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Beehive: Trial and error: Bees in the garage didn't work out

Brett Kent

Hello folks, just thought I would sit down and write a quick column to keep you up to speed on what is happening at the Double Bee Honey Farm.

Well, I have to start by saying that this is the craziest winter, weather-wise, that I can remember.

It turns out that with the

extremely warm but humid days that we had in January, the bees were not doing well in the garage. I started losing some hives due to the high humidity in the garage. Ironically, the bees actually contribute to their own demise. All of those little breathing creatures, and I mean 3 million of them, create so much heat and moisture, that I was unable to regulate the room air to keep the bees comfortable and alive.

So, about three weeks ago, Ryan and I carried all the hives back outside. The bees were able to fly and perform their cleansing flights on several occasions throughout the month of February. The remaining bees seem to be doing well at this point. I do have one concern and that is the bees have consumed most of their food stores.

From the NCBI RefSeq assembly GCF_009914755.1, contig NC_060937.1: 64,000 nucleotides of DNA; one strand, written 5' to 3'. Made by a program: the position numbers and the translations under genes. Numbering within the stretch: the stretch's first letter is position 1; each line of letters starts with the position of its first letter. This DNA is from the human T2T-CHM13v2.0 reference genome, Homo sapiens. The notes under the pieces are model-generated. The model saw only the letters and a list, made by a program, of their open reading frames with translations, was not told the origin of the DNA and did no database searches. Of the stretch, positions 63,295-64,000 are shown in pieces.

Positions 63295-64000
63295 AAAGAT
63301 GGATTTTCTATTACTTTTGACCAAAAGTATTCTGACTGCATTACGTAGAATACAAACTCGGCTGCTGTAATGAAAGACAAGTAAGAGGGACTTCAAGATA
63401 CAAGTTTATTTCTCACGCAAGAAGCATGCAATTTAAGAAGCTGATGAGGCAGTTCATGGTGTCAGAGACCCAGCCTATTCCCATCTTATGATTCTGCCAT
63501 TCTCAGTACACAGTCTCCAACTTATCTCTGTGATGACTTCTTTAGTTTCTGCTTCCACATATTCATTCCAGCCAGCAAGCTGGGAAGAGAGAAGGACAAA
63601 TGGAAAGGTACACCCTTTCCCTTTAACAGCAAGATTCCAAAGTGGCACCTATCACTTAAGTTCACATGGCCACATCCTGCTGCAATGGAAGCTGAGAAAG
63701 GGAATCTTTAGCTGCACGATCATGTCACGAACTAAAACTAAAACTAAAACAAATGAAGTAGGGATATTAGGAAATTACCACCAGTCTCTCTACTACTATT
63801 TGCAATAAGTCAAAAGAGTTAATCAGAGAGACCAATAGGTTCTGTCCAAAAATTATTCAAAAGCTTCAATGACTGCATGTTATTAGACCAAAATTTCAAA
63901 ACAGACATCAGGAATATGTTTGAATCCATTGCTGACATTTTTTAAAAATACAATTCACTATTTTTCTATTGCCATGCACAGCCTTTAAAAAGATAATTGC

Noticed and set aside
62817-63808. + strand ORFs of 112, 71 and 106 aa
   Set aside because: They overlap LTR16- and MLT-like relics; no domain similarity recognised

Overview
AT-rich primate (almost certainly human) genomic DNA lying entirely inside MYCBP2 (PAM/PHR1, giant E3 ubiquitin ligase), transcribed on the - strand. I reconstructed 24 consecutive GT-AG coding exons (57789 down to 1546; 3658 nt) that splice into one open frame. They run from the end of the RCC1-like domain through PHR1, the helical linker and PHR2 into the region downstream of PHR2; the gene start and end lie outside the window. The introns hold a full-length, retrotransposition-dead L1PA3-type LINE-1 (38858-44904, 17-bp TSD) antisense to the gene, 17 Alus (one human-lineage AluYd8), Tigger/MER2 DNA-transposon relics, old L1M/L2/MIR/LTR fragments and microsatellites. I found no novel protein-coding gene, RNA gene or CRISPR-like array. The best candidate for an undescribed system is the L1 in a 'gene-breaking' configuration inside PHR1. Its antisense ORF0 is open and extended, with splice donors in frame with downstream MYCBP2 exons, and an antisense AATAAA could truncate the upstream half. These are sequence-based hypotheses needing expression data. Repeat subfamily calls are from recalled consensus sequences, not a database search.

I have started feeding the bees and as long as the temperatures reach the low 30s occasionally, I will be able to keep feeding the bees. To feed the bees, I put honey in a ziplock bag. I poke little holes in it and then put the bag on the inner cover of the hive. The bees come out of the hole in the inner cover and eat the honey as it leaks out of the bag.

I have to say, that at this point, I would deem the garage experiment a failure. I think in a normal winter, I would be able to put some beehives in the garage, but not 50 beehives in a small garage. I continue to learn through my successes and failures. I was told from the beginning of this venture, that beekeeping in Northern Minnesota is a great challenge. So, we continue to roll with the punches, and come up with some solutions to the problems we face as beekeepers.

Brenda and I, and the bees are looking forward to spring. As always, thanks for your interest.